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Paramount Theatre/Boston, MA

New York Construction

December 1, 2010

Features; Pg. 75 Vol. 58 No. 4

Paramount Center and Performance Development Center, Boston

In a dramatic illustration of the adaptive reuse of an existing facility, the $92 million Paramount Center represents the transformation of an aging movie house and the adjacent and abandoned Washington Street building into a vital mixed-use center of learning and life in the heart of Boston’s Theatre District.

“This theater was a Boston landmark, which had been closed for decades and was in such disrepair it was unrecognizable inside,” says Peggy Ings, associate vice president of government and community relations at Emerson College, owner of the Paramount Center, adding that the college is committed to historic preservation and responded to a request from the City of Boston to restore the Paramount Center.

Emerson College converted the 1,000-seat, Art Deco-style Paramount movie theater, built in 1932, into a 550-seat hall for live performances. Ammann & Whitney Consulting Engineers of Washington, D.C., used the existing cross-building trusses but sloped them at step angles to create better visual lines for patrons. The team built a new deeper stage house with fly galleries, and an over-stage grid and rigging system. The college added displays about the history of the theaters in the district and vaudeville.

“The building next door was in the Boston Landmark Commission category of a significant historic building, but the only thing that could be salvaged was the façade,” Ings says. “The Washington Street building has more theater history than probably most of the city.”

The project began in April 2007 and included construction of the 145,000-sq-ft, nine-story, structural-steel frame Performance Development Center, consisting of a 250-room, dormitory, with 9-ft floor-to-floor heights, atop smaller theaters, a recording sound stage, rehearsal and practice rooms, a scene shop and offices, all tucked behind a stone façade on the existing 1870s-era building.

“Many uses are stacked on top of each other,” says Brian T. Eaton, project manager for Ammann & Whitney. “There are four floors of dormitory in a sandwich block of floors with a regular program. At the base of that the framing system is transformed to support all of the open spaces that occur in the building.”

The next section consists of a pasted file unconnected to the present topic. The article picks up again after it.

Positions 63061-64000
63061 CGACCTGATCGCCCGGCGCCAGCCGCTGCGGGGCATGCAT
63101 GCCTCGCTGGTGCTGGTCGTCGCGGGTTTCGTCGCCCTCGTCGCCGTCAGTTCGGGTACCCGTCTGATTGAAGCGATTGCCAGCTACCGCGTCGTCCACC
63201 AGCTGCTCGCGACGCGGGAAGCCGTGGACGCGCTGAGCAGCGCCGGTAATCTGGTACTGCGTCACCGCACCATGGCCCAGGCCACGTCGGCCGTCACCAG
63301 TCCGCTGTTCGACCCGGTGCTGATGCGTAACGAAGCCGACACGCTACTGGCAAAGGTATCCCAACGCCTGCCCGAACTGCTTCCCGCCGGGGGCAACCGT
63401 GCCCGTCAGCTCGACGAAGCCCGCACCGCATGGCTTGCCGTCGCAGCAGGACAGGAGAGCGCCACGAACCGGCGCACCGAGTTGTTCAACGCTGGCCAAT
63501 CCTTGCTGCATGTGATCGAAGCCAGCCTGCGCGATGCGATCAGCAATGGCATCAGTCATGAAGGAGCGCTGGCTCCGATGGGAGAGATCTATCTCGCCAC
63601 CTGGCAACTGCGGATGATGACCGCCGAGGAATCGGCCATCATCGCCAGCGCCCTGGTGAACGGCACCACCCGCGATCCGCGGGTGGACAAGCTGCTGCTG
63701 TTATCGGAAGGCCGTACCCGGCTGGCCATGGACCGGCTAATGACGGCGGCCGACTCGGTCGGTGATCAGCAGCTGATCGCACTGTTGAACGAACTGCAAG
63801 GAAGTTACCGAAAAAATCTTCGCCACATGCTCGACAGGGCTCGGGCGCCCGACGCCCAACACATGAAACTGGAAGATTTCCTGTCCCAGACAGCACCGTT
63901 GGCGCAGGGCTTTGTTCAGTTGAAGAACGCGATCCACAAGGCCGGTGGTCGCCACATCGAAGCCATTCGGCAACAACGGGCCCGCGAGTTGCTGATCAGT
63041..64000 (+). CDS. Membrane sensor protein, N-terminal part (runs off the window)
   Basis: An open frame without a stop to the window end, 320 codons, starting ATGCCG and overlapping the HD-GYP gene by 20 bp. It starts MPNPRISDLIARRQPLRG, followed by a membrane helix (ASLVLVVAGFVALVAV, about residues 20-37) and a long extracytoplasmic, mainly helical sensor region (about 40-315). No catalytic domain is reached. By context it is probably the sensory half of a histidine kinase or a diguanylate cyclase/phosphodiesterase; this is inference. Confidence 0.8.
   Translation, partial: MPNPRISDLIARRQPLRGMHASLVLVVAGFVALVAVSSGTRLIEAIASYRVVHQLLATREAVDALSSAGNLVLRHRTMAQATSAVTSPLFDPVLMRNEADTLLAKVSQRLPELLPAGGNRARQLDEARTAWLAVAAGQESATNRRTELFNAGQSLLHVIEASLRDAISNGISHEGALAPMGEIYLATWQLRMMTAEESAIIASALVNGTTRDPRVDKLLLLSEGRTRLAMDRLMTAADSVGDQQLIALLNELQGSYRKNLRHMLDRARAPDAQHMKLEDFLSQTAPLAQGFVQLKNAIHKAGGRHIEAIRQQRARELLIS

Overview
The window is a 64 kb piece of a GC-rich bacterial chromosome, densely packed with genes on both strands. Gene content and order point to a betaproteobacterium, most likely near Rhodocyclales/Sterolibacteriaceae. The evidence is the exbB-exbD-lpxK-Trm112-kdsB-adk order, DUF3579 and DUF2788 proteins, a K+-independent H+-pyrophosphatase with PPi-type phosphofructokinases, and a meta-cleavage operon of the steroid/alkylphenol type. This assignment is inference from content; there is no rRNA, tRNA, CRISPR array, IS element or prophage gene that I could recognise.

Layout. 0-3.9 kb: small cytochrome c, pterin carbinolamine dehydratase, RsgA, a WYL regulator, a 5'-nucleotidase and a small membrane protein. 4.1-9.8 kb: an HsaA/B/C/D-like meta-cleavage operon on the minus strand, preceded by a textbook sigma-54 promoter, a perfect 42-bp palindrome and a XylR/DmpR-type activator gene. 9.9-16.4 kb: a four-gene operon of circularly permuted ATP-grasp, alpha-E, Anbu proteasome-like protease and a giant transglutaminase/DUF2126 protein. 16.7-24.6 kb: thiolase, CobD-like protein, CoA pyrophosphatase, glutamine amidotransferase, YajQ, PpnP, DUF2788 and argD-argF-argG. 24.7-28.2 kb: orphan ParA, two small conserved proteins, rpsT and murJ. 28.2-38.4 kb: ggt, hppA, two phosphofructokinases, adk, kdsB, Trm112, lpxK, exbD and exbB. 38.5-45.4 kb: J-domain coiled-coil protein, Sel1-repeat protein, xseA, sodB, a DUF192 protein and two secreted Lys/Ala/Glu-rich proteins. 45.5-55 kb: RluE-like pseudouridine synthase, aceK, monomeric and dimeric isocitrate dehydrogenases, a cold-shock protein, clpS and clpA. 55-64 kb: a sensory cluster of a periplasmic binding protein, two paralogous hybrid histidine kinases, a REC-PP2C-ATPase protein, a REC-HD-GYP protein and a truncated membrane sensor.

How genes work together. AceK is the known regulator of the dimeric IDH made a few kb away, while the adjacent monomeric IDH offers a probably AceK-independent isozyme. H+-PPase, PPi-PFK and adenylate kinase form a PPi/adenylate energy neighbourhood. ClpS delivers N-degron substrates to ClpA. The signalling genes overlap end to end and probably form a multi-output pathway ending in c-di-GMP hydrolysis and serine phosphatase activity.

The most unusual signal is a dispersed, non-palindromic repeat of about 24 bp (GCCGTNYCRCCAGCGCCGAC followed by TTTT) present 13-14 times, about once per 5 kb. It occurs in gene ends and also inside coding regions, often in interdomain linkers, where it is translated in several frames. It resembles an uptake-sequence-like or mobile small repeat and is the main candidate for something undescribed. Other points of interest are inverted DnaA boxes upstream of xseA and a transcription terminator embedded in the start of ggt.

Ammann created a welded moment frame behind the 2-ft to 3-ft-thick granite façade and attached it to the back of the façade. It also provided a seismic upgrade to the theater with bracing and connection to the new building.

John Walden, senior construction manager for Emerson College, adds that the brace framing system to support the façade added between six months to eight months to the schedule and nearly $1.5 million to the cost.

A sloping skylight appears to take off from the façade to the dormitory section of the building and is supported by steel frame behind the stone. It provides daylight outside the filming screening room.

General contractor Bond Brothers of Everett, Mass., completed the project in December 2009.

“Not only is this one of the jewels for the college, in its array of facilities, but it is also a huge asset for the City of Boston,” Ings says.

Developer/Owner: Emerson College, Boston

General Contractor: BOND, Everett, Mass.

Architect: Elkus/Manfredi Architects, Boston

*Project Submitted by Ammann & Whitney Consulting Engineers, New York

No Comments

  1. Gary Lee Parks

    It has been so gratifying to read description after description of how the theatres and other buildings on Washington St. have been transformed. I will never forget the almost surreal sight I had of this area in 1981, when I was just beginning to get seriously interested in theatres. I knew nothing of Boston’s theatres, but here–like a vision–were the Paramount, Savoy (Opera House), and Mayflower (Modern), all in a row and looking forelorn. They looked too good to be true, yet, too vulnerable to last. I’m so glad I was wrong.

  2. Gary Lee Parks

    It has been so gratifying to read description after description of how the theatres and other buildings on Washington St. have been transformed. I will never forget the almost surreal sight I had of this area in 1981, when I was just beginning to get seriously interested in theatres. I knew nothing of Boston’s theatres, but here–like a vision–were the Paramount, Savoy (Opera House), and Mayflower (Modern), all in a row and looking forelorn. They looked too good to be true, yet, too vulnerable to last. I’m so glad I was wrong.

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